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Q&A with Fadi Boulos

Updated: Jul 20, 2023

Exclusive Trusted Magazine Q&A with Fadi Boulos , Founder and CEO @Supportful

How could you describe your career path in few words?

I had a diverse and untypical career path. After my computer engineering studies at college, I went on to earn a Ph.D. in computer science, but then started shifting away from academia and research. I felt that I wanted more business challenges than what an academic career could offer.

I worked for companies in France and in Lebanon, gradually moving from an R&D Engineer to a Project Manager, then into Pre-sales and Business Development. During this period, I honed my business and relational skills, which will prove to be quite helpful later on.

At age 38, and amid the financial crisis that hit Lebanon, I found a mission-driven opportunity that made me quit my job and become an entrepreneur. The mission was to reduce the brain drain the country was suffering from. I set up a company that would provide talent as a service - remotely - to international tech companies.

By doing so, we keep young Lebanese talents in the country. This human asset is crucial for our country's rebirth from the crisis it is in. Further, we help boost the knowledge ecosystem and create job opportunities for Lebanese software engineers.

What was your most challenging experience and it has changed your mindset?

Like for any startup, the most challenging part is finding clients interested in buying your product or service. In our case, Lebanon is not on the software engineering outsourcing map. We had to do quite some work in terms of awareness to convince clients that we have the right talent for them.

Leveraging my personal network and different sales channels, we were able to secure a client base to start our growth journey. The sales experience is one that teaches you humility and patience. Getting No's or not receiving any replies to your emails and calls can affect one's ability to move forward. It will require some resilience to move on and try again and again.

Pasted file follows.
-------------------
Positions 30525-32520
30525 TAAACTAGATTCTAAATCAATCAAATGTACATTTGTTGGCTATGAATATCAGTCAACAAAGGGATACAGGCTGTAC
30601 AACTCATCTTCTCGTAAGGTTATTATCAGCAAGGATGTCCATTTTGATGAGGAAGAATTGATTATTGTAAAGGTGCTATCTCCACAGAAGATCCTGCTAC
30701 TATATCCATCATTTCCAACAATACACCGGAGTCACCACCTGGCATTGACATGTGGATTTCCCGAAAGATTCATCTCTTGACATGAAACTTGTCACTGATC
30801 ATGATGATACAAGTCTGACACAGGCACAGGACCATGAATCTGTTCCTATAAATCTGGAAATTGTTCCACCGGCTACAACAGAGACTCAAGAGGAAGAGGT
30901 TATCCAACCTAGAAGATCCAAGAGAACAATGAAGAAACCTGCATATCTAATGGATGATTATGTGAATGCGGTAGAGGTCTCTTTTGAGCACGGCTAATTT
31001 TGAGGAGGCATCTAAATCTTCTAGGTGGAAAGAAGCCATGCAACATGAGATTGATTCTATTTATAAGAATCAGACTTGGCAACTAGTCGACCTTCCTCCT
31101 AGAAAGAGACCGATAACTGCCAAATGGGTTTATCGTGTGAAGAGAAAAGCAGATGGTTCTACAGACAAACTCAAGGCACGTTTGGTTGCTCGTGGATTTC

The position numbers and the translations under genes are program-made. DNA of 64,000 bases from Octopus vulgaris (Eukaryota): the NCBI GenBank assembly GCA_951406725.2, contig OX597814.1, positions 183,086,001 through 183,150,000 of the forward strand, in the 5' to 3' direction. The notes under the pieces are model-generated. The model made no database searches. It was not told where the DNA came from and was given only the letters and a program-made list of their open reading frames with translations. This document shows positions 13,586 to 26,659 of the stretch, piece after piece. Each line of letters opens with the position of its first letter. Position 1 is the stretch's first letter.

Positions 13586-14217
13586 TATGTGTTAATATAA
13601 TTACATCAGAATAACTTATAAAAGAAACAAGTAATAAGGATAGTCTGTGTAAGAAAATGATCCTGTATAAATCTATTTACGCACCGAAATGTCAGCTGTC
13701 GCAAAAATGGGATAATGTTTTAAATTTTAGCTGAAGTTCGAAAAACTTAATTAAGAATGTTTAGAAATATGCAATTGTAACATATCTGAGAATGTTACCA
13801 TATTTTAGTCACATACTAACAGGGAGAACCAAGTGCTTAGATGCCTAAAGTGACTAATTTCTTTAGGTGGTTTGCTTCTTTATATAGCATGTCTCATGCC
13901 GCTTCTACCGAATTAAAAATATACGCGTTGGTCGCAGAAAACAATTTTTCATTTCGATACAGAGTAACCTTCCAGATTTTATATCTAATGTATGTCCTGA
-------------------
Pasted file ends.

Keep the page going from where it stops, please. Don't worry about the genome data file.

Further, speaking with new clients about your business makes you question your model and your way of work continuously. You might think you have the "silver bullet" product or service, yet you may be selling it to the wrong audience.

It's very important to reflect on what has been achieved and what is yet to come. Like for every challenge, performance assessment is a must and being agile in adjusting and adapting is an asset.

Based on your experiences, what skills should an entrepreneur develop in 2023?

I would say the most important skills for an entrepreneur are networking and organizational skills.

Networking can help founders build a client base, recruit the right team, get advice from mentors, and grow a referral platform. Every encounter could be the start of a fruitful business relationship. Never miss an opportunity to meet people from a relevant audience and learn from them. Do make sure though that you don't spend too much time in events that might not have a return for you.

Being organized will allow entrepreneurs to steer the ship towards the set objective. When you're busy on many fronts with limited resources, you should keep an eye on all actions and make sure their respective KPIs are met. This requires a sense of good organization that – when well implemented – helps relieve founders in their day-to-day work and keep them focused.

I believe good organizational skills contribute to maintaining a sane mental balance. When you know what to prioritize and how to schedule work across the work week, you will never feel overwhelmed. One important tip: tasks should be booked on your calendar, not just put in a to-do list. Based on your recent experiences, if you had one piece of advice for an entrepreneur's success in the context of 2023, what would it be?

Be bold! Grab all opportunities, make all needed calls, send that email, meet this potential lead, attend that conference. Don’t leave room for regret.

Being bold does not mean you should be going about things recklessly. Plan well ahead and study your move to make sure what you are about to do makes sense. But whenever there is this little inner feeling whispering to you "nah, this will not lead anywhere" while your brain pushes you to do it, go for it. Do not surrender to being caged in your comfort zone. It's those small daily actions that will put you - and keep you - on a growth path.

Take the entrepreneurship journey like there's no way back: put your whole mind and soul into making your startup a successful one. You should not be missing any opportunity, and this requires leveraging all channels within your reach: personal circles, social networks, local events, webinars, podcasts, etc. That being said, make sure you keep your physical and mental health in balance.

Serendipity cannot be planned for; it can however be met halfway. By being in interesting places, speaking with relevant people, and giving back whenever you can, serendipity might get closer.

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